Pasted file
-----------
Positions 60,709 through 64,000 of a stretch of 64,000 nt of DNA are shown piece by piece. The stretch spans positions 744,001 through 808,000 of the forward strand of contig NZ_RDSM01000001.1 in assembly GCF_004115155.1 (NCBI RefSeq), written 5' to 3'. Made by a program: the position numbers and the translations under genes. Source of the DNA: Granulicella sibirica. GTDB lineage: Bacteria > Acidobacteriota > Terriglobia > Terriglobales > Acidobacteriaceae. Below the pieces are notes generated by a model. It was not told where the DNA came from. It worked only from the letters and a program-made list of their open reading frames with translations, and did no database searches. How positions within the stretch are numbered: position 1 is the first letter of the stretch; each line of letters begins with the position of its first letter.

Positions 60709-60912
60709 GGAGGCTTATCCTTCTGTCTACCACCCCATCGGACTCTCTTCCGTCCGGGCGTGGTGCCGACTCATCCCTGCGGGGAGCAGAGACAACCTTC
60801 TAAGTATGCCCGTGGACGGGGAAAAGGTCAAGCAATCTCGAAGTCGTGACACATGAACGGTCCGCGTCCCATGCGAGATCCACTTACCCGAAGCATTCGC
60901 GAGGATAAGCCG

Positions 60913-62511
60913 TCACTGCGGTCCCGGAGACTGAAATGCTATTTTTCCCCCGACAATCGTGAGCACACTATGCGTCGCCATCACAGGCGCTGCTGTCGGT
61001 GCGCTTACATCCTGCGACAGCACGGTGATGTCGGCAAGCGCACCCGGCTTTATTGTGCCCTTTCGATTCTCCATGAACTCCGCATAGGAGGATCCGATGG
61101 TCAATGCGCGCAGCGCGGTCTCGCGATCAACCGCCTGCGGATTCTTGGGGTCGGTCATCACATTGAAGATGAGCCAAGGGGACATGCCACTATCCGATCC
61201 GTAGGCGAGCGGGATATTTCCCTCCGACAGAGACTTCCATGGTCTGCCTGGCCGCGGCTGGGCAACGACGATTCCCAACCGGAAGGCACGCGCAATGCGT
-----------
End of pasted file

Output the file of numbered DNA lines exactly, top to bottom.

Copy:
Positions 60,709 through 64,000 of a stretch of 64,000 nt of DNA are shown piece by piece. The stretch spans positions 744,001 through 808,000 of the forward strand of contig NZ_RDSM01000001.1 in assembly GCF_004115155.1 (NCBI RefSeq), written 5' to 3'. Made by a program: the position numbers and the translations under genes. Source of the DNA: Granulicella sibirica. GTDB lineage: Bacteria > Acidobacteriota > Terriglobia > Terriglobales > Acidobacteriaceae. Below the pieces are notes generated by a model. It was not told where the DNA came from. It worked only from the letters and a program-made list of their open reading frames with translations, and did no database searches. How positions within the stretch are numbered: position 1 is the first letter of the stretch; each line of letters begins with the position of its first letter.

Positions 60709-60912
60709 GGAGGCTTATCCTTCTGTCTACCACCCCATCGGACTCTCTTCCGTCCGGGCGTGGTGCCGACTCATCCCTGCGGGGAGCAGAGACAACCTTC
60801 TAAGTATGCCCGTGGACGGGGAAAAGGTCAAGCAATCTCGAAGTCGTGACACATGAACGGTCCGCGTCCCATGCGAGATCCACTTACCCGAAGCATTCGC
60901 GAGGATAAGCCG

Positions 60913-62511
60913 TCACTGCGGTCCCGGAGACTGAAATGCTATTTTTCCCCCGACAATCGTGAGCACACTATGCGTCGCCATCACAGGCGCTGCTGTCGGT
61001 GCGCTTACATCCTGCGACAGCACGGTGATGTCGGCAAGCGCACCCGGCTTTATTGTGCCCTTTCGATTCTCCATGAACTCCGCATAGGAGGATCCGATGG
61101 TCAATGCGCGCAGCGCGGTCTCGCGATCAACCGCCTGCGGATTCTTGGGGTCGGTCATCACATTGAAGATGAGCCAAGGGGACATGCCACTATCCGATCC
61201 GTAGGCGAGCGGGATATTTCCCTCCGACAGAGACTTCCATGGTCTGCCTGGCCGCGGCTGGGCAACGACGATTCCCAACCGGAAGGCACGCGCAATGCGT